Besides these, there are two important two important regions of Tamil residence. They are Colombo (as the capital city) and the upcountry region referred to as the Malayaham in contemporary Sri Lankan Tamil. Today, the Sri Lankan Tamil identity draws itself basically from the six regions. There is a general belief that Jaffna is the most crucial region in the formation of Sri Lankan Tamilness. The fact that there was a state formation from the 13th to the 16th century in Jaffna lends credence to this belief. In colonial times, especially in the British period, a Sri Lankan response to colonialism and westernisation was conceptually formulated first in Jaffna through Arumuga Navalar who articulated the Hindu Tamil identity. Navalar cannot be taken as anti-British. His concern was mainly with Hinduism and the preservation of the Jaffna social order.

One cannot therefore argue that despite his contribution to Tamil writing, Navalar, can be taken as landmark in the rise of Sri Lankan Tamilness. Sir Ponnambalam Ramanathan who inherited his religio-cultural legacy was opposed to democratising the Tamil society. (Today democratisation constitutes the sheet anchor of Tamil solidarity). The scripturalisation of Jaffna Hinduism by the Navalar school peripheralised pre and non Sanskiritic Tamil forms of worship like the rituals associated with Murugan and Kannaki amman.

When the Youth Congress of Jaffna was established in the 1920’s its appeal was based largely within the framework of Indian nationalism.

In cultural terms the period of Navalar and thereafter show a steady process of Sanskritisation as described by the Indian sociologist M.N Srinivas (or ‘Agamaisation’ in Navalar’s own words)in Jaffna. This leads to a virtual erosion of the popular Tamil cults and ritual traditions which constituted the strength of the culture of the other Tamil regions.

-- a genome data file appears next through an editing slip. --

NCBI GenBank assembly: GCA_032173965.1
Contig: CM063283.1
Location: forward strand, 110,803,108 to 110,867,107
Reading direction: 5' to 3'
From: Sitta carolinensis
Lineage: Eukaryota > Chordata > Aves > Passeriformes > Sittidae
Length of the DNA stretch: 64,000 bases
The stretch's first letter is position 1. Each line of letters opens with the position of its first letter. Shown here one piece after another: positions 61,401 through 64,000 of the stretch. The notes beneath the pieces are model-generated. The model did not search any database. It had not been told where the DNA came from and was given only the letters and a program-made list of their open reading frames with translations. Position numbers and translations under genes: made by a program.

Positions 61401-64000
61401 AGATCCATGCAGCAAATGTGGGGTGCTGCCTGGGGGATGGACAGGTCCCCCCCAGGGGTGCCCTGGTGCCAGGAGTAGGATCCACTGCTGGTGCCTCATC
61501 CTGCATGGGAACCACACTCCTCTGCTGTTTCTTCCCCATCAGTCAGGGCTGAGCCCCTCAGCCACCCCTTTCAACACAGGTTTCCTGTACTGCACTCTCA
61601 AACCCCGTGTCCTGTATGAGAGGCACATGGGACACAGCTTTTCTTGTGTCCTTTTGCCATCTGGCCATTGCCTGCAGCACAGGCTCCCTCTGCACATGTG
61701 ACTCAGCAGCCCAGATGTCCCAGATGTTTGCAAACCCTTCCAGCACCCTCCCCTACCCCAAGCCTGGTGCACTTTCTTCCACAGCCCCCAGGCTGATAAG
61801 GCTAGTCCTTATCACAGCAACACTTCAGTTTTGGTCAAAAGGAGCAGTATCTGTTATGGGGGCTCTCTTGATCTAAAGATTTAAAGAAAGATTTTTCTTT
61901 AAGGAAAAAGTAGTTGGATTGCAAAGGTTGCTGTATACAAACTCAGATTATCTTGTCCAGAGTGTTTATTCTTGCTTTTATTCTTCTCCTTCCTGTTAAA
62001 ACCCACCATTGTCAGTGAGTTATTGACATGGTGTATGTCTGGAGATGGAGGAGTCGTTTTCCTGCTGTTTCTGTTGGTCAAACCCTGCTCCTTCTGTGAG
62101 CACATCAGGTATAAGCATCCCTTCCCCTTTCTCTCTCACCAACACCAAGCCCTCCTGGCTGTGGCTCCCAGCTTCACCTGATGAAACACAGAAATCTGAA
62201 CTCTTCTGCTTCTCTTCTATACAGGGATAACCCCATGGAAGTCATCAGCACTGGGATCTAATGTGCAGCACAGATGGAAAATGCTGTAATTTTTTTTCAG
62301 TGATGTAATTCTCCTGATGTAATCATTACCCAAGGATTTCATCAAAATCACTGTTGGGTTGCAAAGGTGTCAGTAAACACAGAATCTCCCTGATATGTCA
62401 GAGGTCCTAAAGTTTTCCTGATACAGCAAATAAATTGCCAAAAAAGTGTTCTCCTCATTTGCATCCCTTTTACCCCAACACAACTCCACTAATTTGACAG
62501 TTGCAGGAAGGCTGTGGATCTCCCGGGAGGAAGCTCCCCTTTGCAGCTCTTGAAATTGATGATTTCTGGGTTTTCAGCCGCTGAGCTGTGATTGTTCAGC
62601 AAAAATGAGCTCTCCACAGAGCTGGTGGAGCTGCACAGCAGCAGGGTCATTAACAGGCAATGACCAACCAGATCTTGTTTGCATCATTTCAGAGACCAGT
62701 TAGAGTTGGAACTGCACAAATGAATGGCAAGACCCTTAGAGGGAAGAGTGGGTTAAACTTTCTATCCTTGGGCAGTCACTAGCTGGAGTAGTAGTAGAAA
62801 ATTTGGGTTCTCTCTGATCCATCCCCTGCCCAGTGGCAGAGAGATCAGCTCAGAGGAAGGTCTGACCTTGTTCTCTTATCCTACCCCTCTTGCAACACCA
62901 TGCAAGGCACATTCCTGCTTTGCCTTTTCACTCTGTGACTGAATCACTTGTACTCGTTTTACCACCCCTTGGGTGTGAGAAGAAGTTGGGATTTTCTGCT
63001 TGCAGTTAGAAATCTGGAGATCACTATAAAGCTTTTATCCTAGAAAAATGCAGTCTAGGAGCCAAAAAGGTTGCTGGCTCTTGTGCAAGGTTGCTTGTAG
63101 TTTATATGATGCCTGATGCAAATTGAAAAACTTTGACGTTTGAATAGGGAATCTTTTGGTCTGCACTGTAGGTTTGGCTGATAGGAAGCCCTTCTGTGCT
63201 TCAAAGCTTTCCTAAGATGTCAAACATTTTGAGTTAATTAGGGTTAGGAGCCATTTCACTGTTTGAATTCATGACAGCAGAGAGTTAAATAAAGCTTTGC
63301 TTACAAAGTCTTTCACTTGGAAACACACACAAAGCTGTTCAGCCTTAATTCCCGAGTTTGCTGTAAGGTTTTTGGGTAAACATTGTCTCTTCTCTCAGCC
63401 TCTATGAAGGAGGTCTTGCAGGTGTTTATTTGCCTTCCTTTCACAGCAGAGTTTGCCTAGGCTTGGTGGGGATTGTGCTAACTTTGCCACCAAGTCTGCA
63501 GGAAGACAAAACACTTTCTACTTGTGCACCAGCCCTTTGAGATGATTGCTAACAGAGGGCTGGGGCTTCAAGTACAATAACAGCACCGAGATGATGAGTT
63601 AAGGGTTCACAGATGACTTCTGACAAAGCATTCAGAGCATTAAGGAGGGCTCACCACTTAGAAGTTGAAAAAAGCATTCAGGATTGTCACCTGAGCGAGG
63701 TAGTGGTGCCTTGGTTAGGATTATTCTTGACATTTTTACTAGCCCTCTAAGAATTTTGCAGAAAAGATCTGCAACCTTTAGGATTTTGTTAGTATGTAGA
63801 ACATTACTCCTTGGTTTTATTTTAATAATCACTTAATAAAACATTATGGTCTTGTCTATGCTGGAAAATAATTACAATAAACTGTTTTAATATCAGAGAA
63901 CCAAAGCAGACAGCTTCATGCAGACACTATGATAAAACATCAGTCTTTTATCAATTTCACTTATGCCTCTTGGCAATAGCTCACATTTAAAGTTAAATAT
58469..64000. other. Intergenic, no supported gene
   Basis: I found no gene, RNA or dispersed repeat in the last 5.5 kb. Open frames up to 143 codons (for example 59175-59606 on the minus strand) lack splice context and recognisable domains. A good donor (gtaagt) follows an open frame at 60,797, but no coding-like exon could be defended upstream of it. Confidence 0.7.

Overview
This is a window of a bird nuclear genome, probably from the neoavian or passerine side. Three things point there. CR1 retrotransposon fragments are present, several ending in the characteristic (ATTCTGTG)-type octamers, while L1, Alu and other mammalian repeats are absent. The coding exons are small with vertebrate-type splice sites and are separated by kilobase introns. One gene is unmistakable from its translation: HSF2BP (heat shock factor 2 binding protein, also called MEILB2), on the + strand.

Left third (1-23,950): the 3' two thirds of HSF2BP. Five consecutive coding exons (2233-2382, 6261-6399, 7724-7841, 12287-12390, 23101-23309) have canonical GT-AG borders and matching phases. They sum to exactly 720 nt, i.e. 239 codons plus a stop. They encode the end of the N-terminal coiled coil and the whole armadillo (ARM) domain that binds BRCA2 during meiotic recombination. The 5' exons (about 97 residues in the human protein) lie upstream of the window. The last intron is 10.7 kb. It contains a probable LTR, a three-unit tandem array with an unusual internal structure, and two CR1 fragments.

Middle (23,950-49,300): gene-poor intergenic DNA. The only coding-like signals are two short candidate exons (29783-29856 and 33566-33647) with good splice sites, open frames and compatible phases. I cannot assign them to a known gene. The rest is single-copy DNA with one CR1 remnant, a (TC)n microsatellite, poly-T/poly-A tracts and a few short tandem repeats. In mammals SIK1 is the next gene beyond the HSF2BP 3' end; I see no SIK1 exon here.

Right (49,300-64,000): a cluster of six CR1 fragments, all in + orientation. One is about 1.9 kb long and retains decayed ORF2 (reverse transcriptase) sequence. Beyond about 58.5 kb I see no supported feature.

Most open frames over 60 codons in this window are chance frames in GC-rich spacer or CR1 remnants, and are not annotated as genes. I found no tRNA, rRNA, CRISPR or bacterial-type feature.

Due to the advantages Jaffna which enjoyed in social and political terms, the Tamil problem was mainly articulated there. Until the question of land became central to the Tamil question, the problems of Jaffna tended to be presented and perceived as the problems of the Sri Lankan Tamils. As for instance, the issue of state sector employment was a problem mainly affecting Jaffna.

The other major region, Batticaloa in a way stands in contrast to the Sanskritic Hindu cultural traditions promoted by the Navalar school in Jaffna. Even in those temples of high gods, rituals are not that ‘Agamised’ as in Jaffna. This quite evidently seen at the Sivan Temple in Kokkaddicholai. Batticaloa retains the matriclan Kudi system among all castes and the Muslims. In Jaffna the Kudi system is dormant and is only perceptible among the less Sanskritised caste groups. However, in Jaffna this Kudi system is not as systematised as in Batticaloa. The region’s caste system is less rigid and the cultic traditions are such that they do not legitimise caste as in Sanskritised, Agamaised Hinduism. Thus there is a better potential for social and political mobilisation which is not possible to that extent in Jaffna. This political mobilisation has been well demonstrated in the emergence of a primarily Tamil educated youth taking up to politics and leadership.